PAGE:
Mosquitoes and Mangoes

The island is lousy with both right now. Earlier today, I stopped scratching off the majority of my epidermis long enough to answer what I thought was a knock at the front door. I was hoping it wasn’t a swarm of mosquitoes.

It wasn’t. It was a mango! A perfectly ripe, spicy mango fell from the tree above, bounced off the door, and came to rest at my doorstep. I picked it up, brought it inside, rinsed it off, and put it in the refrigerator. This happened a couple more times throughout the day.

While I question the necessity of mosquitoes, mangoes are one of nature’s most luscious gifts.  Back in the Mile High City, I considered the mango a scarce luxury. At $1-$3 each, I never dared to experiment. But now, with my fridge filling up with this awesome fruit, it was time to play!

I set out to soothe my ice cream craving by inventing a gluten-free/dairy-free mango-coconut frozen treat. By the way, if this is your first visit to the LifeMurmurs blog, welcome! You should know this isn’t a food blog. Today is a perfect example of how most days in paradise are full of unexpected and delightful surprises. And, if you read carefully, I’m including a bonus recipe that you might enjoy this holiday weekend. Here’s what I used and how I made it:

Mango Tree

2 ripe mangoes

4 tablespoons fresh lime juice

4 oz. Cruzan dark rum

8 oz. pineapple juice

4 oz. cranberry juice

Lots of ice cubes

¼ cup “sugar” (I used coconut crystals)

¾ cup water

12 oz. coconut milk

Peel the skin from the mangoes and cut the fruit away from the stone. Chop mango flesh into cubes and purée in a blender. While the blender is running, fill a tall glass with ice.  Next, add lime juice into the purée and blend while you pour half of the rum into the glass of ice. Stop the blender and set the purée aside. Pour half of the pineapple juice  and half of the cranberry juice into the glass and stir. Now, take a deep gulp from the glass. Take a short break and keep drinking until the glass is empty. Nyum nyum nyum

Fully refreshed, bring the “sugar” and water to a boil in a small heavy saucepan over a moderate heat, stirring until the sugar is fully dissolved. Cook briskly, undisturbed, for about 5 minutes, until the mixture becomes a light syrup. While the syrup is cooking, refill your empty glass with ice, and add the rest of the rum, pineapple and cranberry juices. Stir. Taste to see it’s as good as the first one. Add a splash of mango rum (in keeping with the theme). Taste again. Release a big, smiling, happy sigh. When the syrup is finished cooking, pour into a heatproof bowl and let it cool to room temperature.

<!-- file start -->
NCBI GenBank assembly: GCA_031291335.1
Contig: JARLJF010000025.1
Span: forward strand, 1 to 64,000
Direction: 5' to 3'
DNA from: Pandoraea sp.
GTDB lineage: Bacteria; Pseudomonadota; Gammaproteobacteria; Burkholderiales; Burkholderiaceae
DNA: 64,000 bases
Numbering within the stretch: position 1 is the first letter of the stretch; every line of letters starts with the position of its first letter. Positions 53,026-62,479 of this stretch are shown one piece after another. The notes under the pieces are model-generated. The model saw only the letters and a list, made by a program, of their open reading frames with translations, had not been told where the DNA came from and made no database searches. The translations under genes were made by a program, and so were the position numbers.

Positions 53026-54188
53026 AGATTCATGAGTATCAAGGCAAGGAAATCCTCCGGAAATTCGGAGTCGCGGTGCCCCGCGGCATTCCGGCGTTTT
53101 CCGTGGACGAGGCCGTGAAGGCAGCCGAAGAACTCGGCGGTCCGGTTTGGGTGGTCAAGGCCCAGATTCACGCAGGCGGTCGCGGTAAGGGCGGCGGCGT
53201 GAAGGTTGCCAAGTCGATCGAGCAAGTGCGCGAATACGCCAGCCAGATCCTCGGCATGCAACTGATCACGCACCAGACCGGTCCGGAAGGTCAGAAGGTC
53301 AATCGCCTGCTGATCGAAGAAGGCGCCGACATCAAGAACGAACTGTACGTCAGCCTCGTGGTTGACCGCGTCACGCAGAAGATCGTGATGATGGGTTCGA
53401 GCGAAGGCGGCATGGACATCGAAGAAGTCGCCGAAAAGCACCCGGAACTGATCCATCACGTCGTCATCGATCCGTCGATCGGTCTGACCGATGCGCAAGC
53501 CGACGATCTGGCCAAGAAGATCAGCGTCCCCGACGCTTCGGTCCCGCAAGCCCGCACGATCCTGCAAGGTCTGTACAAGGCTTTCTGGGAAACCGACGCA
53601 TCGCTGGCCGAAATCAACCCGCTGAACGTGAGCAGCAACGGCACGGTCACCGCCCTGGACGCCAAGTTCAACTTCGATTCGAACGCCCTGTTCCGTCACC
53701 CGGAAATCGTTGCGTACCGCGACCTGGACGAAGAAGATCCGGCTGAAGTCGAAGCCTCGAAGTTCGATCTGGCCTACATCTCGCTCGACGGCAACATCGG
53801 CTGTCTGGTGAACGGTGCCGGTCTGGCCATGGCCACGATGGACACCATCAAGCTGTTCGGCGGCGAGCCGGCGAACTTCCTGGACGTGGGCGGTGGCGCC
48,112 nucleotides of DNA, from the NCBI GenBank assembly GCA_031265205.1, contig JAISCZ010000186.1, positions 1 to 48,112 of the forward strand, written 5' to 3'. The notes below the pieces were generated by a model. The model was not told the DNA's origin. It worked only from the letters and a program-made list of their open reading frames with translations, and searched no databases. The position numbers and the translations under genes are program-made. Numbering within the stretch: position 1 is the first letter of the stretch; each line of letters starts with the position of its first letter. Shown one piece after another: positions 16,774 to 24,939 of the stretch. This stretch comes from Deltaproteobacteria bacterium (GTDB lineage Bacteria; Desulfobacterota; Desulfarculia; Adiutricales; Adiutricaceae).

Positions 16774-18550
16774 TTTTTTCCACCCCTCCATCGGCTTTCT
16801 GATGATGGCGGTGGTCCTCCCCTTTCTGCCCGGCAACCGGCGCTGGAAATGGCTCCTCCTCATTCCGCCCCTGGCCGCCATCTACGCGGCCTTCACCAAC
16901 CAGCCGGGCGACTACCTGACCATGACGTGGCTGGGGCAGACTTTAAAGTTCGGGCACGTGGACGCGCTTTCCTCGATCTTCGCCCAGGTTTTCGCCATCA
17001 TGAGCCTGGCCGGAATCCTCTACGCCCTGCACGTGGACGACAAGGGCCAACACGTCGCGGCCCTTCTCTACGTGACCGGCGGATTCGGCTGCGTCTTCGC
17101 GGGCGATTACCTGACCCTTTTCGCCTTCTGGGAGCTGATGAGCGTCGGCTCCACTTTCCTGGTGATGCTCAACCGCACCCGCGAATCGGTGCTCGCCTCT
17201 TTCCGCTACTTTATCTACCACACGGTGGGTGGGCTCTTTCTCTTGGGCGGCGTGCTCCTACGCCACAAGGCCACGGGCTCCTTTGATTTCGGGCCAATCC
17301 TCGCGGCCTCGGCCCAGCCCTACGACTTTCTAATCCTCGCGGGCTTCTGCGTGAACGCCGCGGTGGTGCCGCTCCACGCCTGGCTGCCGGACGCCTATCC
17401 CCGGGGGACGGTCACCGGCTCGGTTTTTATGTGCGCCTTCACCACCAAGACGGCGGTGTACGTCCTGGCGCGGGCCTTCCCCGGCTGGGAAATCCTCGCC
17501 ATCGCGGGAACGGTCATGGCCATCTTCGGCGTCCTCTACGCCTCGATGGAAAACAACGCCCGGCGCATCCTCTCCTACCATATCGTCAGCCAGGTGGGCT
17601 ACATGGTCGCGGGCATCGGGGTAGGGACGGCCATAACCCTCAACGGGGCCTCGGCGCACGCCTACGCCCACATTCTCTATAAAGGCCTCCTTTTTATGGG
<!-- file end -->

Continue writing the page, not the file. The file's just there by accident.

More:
Take another couple of healthy sips from your glass. Then stir the coconut milk into the cooled syrup. Have another sip. Stir the mango purée into the coconut syrup until it is well mixed.. Place mixture in freezer for 3-4 hours, stirring every 30 minutes or so to break up the icy particles as they form. Drain the rest of your glass. Sprawl out in the hammock on the patio and fall asleep. Forget to stir. When you wake up a couple of hours later, your dreamy mango-coconut concoction will be ready to serve. Spoon into coffee mugs…because, that’s how we roll on the island.

“But what about those awful mosquitoes?” you might ask. To that, I say, “Dengue, shmengue.”  Care for another mango?

From my paradise to yours,


St. Thomas, U.S. Virgin Islands

The standard of success in life is not the money or the stuff — the standard of success is absolutely the amount of joy you feel.” — Abraham-Hicks


What do you do when you hate living in paradise?

Many people refer to our brief existence on this planet as “Earth School.” Well, if the world is a school, then I live in the middle of the playground!  Right here in tropical paradise. And the island I live on is my homeroom teacher. And she can be a real B!^@#.

What many tried to tell me before I moved here is true. Island living can feel like a crash program in becoming humanly whole. And many come to it only to be chewed up and spit back out.

In my third month on-island, I was getting chewed up pretty badly. I was in the worst part of the culture shock continuum. Everything felt, tasted, smelled, looked and sounded ‘wrong’ to me. Everything, including driving, had to be done differently than I was used to, and it was guaranteed to be more difficult, less convenient, and/or unnecessarily inefficient.  Paradise has many ills. Most are the same as exist on the mainland, but at significantly higher rates — crime, corruption, poverty, racism, Dengue fever, incest, domestic violence, etc. Oddly, I think it might have been the discovery that Amazon wouldn’t deliver anything other than books and software to the island that threw me into the pit of “rock bottom” here on The Rock.

It was that same evening my husband brought a colleague home for dinner.  It was my first time meeting Jim, but my emotions had run amok and I just couldn’t be bothered to hide them. Not my ideal way to make a first impression, but I didn’t care.